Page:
+37 # Citizen Mike 2013-04-18 10:48
Fear is the most powerful political and social motivator and the answer to every question. For details,review Mel Brooks' 2000-Year-Old-M an routines with Carl Reiner.

You want to motivate human behavior,try Fear; and Hate is good, too! Hitler used them well, and so can Mitch!
 
 
+46 # rjcrich 2013-04-18 10:49
Here’s one irony among many…

The immediate passage (and re-authorizatio n) of the Patriot Act in the face of the 911 attacks - legislation that abridges more freedoms and permits the invasion of our personal privacy more than any legislation in our history short of martial law, is seen as absolutely necessary and appropriate for the protection of the American lives while the simple, sensible, essentially harmless requirement of background checks for persons wishing to purchase a firearm provokes venomous conspiratorial accusations, outright lies and shamefully compromised obstructionist behavior by our elected representatives.

If government really wanted to come after guns, they have all the authority they need under the Patriot Act. So, it’s actually not about Second Amendment rights or saving lives, it’s about selling guns and the Congress of the United States has knowingly signed on (They can’t really expect anyone to believe that they don’t get what’s really going on) as members of the NRA’s firearm manufacturers sales team.
 
 
0 # flippancy 2013-04-20 05:39
SCOTUS ruled in the 30s that the ONLY well regulated militia is the National Guard, so the 2nd amendment only applies to them. It doesn't even cover the military, and was indeed intended to prevent our having a standing army to protece the nation against insurrection. It also doesn't cover police or federal agents. They have the privilege, not the right, to have guns granted by law, just like your "right" to drive. So, yes, they COULD take your guns if they wanted even before the patriot act which is the opposite of patriotism.
 
 
+27 # vgirl1 2013-04-18 10:52
McConnell has obviously long out spent his relevance and usefulness to serve in the US Senate!
 
 
+20 # rjcrich 2013-04-18 11:03
Of course, the nerd McConnell aside, from the article


Here’s one irony among many…

The immediate passage (and re-authorizatio n) of the Patriot Act in the face of the 911 attacks - legislation that abridges more freedoms and permits the invasion of our personal privacy more than any legislation in our history short of martial law, is seen as absolutely necessary and appropriate for the protection of the American lives while the simple, sensible, essentially harmless requirement of background checks for persons wishing to purchase a firearm provokes venomous conspiratorial accusations, outright lies and shamefully compromised obstructionist behavior by our elected representatives.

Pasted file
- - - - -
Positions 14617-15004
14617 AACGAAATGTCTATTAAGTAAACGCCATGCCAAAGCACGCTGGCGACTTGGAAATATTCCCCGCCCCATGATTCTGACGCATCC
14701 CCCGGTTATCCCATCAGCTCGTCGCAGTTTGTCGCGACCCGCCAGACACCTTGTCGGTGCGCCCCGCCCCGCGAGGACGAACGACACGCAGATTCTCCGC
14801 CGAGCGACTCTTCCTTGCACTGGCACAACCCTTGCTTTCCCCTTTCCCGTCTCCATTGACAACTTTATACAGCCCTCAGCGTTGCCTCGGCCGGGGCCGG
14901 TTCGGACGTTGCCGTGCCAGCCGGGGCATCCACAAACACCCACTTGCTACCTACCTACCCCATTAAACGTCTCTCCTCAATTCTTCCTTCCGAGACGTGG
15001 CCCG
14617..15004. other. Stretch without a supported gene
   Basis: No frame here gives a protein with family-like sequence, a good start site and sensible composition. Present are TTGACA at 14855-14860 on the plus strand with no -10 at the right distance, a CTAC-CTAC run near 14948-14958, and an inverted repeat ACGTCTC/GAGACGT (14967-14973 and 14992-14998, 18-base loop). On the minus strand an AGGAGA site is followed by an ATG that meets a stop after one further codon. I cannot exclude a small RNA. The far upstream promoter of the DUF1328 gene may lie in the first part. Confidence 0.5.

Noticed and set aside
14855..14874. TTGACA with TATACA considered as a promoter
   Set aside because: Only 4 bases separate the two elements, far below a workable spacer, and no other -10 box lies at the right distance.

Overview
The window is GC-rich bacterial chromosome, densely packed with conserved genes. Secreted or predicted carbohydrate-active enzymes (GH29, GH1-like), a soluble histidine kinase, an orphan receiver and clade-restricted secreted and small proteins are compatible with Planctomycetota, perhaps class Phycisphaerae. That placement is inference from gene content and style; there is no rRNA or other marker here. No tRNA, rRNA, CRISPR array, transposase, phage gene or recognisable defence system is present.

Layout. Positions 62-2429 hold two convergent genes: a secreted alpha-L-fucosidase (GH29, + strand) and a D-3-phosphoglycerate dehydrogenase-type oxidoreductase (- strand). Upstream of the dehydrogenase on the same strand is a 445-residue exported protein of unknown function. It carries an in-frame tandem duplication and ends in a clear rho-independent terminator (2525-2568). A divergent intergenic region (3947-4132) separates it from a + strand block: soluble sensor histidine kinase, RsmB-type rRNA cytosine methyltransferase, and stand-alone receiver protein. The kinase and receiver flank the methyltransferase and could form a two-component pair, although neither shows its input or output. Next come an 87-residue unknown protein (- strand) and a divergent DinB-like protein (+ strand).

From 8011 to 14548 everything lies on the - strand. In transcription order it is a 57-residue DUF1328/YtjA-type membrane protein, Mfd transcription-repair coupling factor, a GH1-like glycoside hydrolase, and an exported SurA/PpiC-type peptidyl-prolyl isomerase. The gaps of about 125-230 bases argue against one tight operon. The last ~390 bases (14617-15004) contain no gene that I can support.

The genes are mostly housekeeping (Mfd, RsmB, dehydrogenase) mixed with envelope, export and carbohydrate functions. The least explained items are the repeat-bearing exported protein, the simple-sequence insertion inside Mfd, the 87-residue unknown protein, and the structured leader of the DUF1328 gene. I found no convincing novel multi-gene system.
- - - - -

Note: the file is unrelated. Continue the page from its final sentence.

If government really wanted to come after guns, they have all the authority they need under the Patriot Act. So, it’s actually not about Second Amendment rights or saving lives, it’s about selling guns and the Congress of the United States has knowingly signed on (They can’t really expect anyone to believe that they don’t get what’s really going on) as members of the NRA’s firearm manufacturers sales team.
 
 
+21 # zornorff 2013-04-18 11:08
Parsing anything this troll says is a waste of time. He is merely one of many self serving conniving hypocrites that is willing to take the country down to line his own pocket. The sound of his voice makes me wretch.
 
 
-2 # dick 2013-04-18 11:21
Mitch DOES stand with the President. It's ACTION that counts.
Mitch stands WITH Obama on NOT requiring the GOP to do Talking Filibusters in favor of assault weapons, super mags, chemical markers in gun powder, LOW tax rates for hedge fund billionaires. Mitch stands WITH B.O. on no prosecutions for criminal banksters, including those who launder $$ for scum who traffic in drugs, guns, explosives, human beings. Mitch stands with Barry on No prescription drugs for Medicare & REQUIRED insurance from predator carriers. We voted for Barry, got Mitch. Mitch-Reid-Barr y, 3 Mouseketeers. Rats!
 
 
-40 # tahoevalleylines 2013-04-18 11:25
Most of RSN commentary, from contributors and readers alike shall be drastically different when Middle East "normal" settles in on the lower 48...

Did you not pay heed to Osama Bin Laden words- he said "we will follow you home when you leave our lands." Mohammedanism dis not sign a peace traty at Tours; it was a truce, just as North Korea likewise refused peaceful resolution in 1953, simply a cease fire.

Mssrs Boardman, Sirota, Cole & Chomsky et al are living in a world where bad guys are a figment of somebody's imagination. Sorry, but bullying in grade school is but a pale reflection of the real grown-up world where there really is BATTLE BETWEEN GOOD & EVIL.

Senator McConnell is a bent example of what the US Legislative Branch should be, for sure. But these commentaries are sideshow footnotes to what's coming along in our remaining years. Same with the gun show in D.C... Hitler's rampage was a fact of our Great Grandmother's and Grandfather's live. Fear was a reaction, and action was taken.

Calling someone a fear monger usually comes from the mouths of uninformed people who are, to put it bluntly, lack situational awareness. Like the child who climbs after her ball into the back yard where a Pit Bull lives...

When FDR made his devil's bargain with the Saudis for Muslim oil to fuel happy motoring, today's conflict with Islam became inevitable!
 
 
+12 # reiverpacific 2013-04-18 16:43